Curiosity about Richland’s long-awaited Reach center resulted in a steady stream of visitors during Friday’s opening day.
The new center features displays about local history -- from how the Mid-Columbia was formed to the Manhattan project to today.
Friday was the first official day the Reach center was open to visitors, though a series of events all week have celebrated the opening. The center had 685 visitors Friday.
A group of dedicated volunteers, some of whom had spent hours poring over the exhibits in prepartion for visitors, were ready and waiting to help the first guests find some of the gems hidden among the overwhelming amount of information.
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Maria Gutierrez of Pasco woke up her son Albert, 16, a sophomore at Delta High School, early so they could get to the center shortly after it opened. Since she had the day off as a holiday, she said it was a good opportunity.
Albert enjoyed the interactive portions of the displays, including drawers that pull out to reveal fossils found in the Mid-Columbia.
He played around with a computer screen, where with the touch of a finger, you could brush off fossils -- one was a mammoth tusk -- magnify them and then move them around to put them together like a puzzle.
Maria Gutierrez said she enjoyed the information and models of animals and plants, especially how part of the exhibit was made to look like the river. She found information about the goldfinch, Washington state’s bird, among the displays.
Clyde and Shirley Massie of Kennewick were impressed with the new museum. After hearing so much about the center, they decided to check it out on opening day.
“We could spend days,” Clyde Massie said.
Before the grand opening, volunteer Julia Hamrick of Kennewick said she spent about three hours checking out the gallery with her favorite exhibits about the region’s formation, including the Ice Age floods and local flora and fauna. Even that wasn’t enough time to read all of the field notes in the mock composition notebooks, she said.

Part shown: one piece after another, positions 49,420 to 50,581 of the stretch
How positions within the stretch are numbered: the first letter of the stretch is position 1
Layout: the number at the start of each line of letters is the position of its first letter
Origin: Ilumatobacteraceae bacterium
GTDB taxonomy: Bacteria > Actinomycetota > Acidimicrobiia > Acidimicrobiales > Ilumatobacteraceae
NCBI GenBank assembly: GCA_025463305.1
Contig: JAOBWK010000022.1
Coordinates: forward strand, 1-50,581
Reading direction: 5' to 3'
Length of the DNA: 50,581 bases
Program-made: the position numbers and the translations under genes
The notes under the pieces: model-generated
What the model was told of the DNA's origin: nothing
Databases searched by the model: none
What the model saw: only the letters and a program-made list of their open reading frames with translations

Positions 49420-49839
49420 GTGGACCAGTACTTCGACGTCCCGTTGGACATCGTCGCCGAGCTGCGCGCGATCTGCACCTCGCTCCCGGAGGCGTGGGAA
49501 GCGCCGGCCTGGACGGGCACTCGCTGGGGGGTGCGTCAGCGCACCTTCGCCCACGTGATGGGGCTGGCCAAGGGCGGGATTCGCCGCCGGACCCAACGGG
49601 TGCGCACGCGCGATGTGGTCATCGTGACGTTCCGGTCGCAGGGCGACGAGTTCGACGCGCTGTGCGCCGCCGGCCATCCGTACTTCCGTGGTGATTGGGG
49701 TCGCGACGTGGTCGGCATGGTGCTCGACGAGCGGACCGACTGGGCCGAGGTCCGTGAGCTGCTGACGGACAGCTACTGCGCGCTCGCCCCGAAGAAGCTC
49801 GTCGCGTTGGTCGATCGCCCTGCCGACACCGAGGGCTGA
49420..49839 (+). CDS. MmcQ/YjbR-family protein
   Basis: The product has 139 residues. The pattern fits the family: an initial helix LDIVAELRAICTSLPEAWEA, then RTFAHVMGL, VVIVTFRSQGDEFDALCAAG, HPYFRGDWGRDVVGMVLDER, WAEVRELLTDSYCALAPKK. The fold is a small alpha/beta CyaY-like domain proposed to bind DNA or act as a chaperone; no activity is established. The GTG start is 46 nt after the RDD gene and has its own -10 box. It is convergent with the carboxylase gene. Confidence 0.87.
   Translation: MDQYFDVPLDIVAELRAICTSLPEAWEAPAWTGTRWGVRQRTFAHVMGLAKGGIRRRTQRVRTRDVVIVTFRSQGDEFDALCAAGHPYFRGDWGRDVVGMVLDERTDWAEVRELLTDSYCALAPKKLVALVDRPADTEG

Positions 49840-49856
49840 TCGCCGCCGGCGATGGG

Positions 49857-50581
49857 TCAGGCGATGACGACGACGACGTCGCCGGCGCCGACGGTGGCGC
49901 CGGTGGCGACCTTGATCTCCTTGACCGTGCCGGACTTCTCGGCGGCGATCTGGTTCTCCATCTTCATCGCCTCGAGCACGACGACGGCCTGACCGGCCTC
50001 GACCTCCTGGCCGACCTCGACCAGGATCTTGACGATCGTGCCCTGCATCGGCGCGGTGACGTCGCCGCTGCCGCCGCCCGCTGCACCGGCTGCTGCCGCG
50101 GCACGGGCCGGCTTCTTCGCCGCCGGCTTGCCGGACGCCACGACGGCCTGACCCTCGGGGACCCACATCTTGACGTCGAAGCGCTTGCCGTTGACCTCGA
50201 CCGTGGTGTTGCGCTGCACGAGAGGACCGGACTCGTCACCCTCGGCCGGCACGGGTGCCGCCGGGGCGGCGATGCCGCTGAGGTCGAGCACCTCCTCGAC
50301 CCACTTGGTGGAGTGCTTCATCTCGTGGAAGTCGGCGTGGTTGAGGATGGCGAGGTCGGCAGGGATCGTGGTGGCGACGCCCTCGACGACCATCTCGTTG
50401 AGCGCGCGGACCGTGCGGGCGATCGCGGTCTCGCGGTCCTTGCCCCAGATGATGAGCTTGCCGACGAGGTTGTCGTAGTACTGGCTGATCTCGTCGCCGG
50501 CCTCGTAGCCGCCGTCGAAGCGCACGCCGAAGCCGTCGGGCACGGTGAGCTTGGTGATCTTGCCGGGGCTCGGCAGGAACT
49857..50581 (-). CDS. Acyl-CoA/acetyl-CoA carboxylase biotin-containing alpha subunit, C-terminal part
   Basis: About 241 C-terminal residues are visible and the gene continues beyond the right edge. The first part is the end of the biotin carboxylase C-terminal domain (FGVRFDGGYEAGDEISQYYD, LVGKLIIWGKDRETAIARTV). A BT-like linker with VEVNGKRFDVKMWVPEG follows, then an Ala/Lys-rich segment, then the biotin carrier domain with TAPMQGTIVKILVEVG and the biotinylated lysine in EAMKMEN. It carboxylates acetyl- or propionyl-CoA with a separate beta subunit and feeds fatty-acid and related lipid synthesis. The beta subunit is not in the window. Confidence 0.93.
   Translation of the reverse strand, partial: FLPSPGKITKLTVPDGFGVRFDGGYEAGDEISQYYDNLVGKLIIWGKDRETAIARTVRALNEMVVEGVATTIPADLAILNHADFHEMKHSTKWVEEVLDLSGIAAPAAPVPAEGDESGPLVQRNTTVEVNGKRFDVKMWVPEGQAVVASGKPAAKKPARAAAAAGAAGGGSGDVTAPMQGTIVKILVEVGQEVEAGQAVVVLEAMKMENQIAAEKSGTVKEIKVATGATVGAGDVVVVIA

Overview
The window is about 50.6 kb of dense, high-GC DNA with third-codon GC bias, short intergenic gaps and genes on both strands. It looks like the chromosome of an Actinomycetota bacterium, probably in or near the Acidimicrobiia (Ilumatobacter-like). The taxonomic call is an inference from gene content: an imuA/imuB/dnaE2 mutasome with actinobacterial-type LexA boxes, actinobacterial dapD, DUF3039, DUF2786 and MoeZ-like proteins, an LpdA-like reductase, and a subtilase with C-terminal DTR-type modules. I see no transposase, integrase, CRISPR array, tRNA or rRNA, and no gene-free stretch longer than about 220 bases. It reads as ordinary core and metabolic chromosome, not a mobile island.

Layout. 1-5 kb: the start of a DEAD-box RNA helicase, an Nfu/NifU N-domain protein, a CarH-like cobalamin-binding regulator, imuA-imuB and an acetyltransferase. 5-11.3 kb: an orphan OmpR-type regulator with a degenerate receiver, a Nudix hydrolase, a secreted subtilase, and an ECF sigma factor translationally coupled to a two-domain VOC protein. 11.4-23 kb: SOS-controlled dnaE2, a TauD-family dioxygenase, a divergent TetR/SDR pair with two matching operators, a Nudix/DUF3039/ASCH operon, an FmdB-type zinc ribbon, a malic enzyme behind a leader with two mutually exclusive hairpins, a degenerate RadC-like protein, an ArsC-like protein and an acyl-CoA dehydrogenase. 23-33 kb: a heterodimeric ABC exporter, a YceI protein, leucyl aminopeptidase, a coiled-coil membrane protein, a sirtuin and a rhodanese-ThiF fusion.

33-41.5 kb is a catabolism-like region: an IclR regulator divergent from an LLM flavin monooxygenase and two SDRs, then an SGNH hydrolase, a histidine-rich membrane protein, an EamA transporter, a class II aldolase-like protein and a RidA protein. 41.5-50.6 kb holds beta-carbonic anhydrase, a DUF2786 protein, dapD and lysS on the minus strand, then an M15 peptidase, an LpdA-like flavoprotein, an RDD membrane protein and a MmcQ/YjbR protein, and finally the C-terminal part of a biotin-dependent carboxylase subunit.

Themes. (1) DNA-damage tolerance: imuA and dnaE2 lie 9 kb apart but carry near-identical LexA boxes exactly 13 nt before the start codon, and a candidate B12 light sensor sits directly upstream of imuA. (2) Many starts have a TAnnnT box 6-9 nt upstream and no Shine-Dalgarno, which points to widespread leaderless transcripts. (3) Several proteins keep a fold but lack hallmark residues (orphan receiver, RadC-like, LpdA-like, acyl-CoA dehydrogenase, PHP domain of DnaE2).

Other sensory displays allow visitors to smell sagebrush and rub the pelt of a beaver.
Hamrick demonstrated how turning a wheel on one exhibit mimicked how tectonic plate movement pushed up the land that is now part of the coast of Washington state.
There is so much to absorb, it will take multiple visits, she said.
For example, in the first gallery, there is small display about the flightless dung beetle discovered in the Mid-Columbia’s shrub steppe habitat in the late 1990s. The dung beetle is only found between October and December.
Byron Logman of Richland wanted a chance to see what the Reach center shows about the Manhattan Project. That’s what brought his family to the area in 1949.
The exhibits show the alphabet houses that still exist in Richland today, although Logman said his family lived in a ranch-style home not shown on the display. His father worked as a pipefitter in the 300 area. Logman, who was 11 when they moved, later became an instrument technician at Hanford, where he worked for 30 years before retiring.
Terry Marie Fleischman, co-chairwoman of the Mid-Columbia Ag Hall of Fame, was thrilled to see the last year of work at the Reach come together in a wall dedicated to the Mid-Columbia’s agriculture.
The whole wall is covered in a map that shows the aerial view of farm circles in the greater Tri-City area. And there are two interactive screens where visitors can select videos that tell the stories of the 72 past winners of the Mid-Columbia Ag Hall of Fame and information about potatoes, one of the area’s major crops.
Fleischman, who helped research and collect the stories for the display, said they will update it with new winners.
“Every single one of them has an amazing story,” she said.
For example, Ben and Alma Grant started a custom combine business when they noticed a technology gap for Columbia Basin farmers.
Fleischman hopes to add an interactive map so visitors will be able to find the farms. They likely will change the featured crop quarterly.
In a room behind the agriculture wall, volunteer Doug Hamrick of Kennewick pointed out a globe connected to a computer that allows visitors to change the display, for example, if they want to see information about the atmosphere.
Doug Hamrick, who is on the Reach foundation board, said he liked all the interactive elements sprinkled among the displays. He said was looking forward to seeing what children will make of them.
The Reach center in Richland will be open 9 a.m. to 1 p.m. Saturday with a dedication and grand opening ceremony at 5 p.m. The Confederated Tribes of the Umatilla Indian Reservation will bless the building and Native American artifacts. Guided tours will be available.
The Reach’s regular hours are 9 a.m. to 5 p.m. Tuesday through Saturday and noon to 5 p.m. Sunday. It is closed Monday.
To get there from Highway 240, take the Columbia Center Boulevard exit and turn toward the Columbia River. Take a right onto Columbia Park Trail. The Reach will be on the right after about a quarter mile.
For more information, go to visitthereach.org. Admission is $8 for adults, $6 for students and seniors, and free for children under age 5.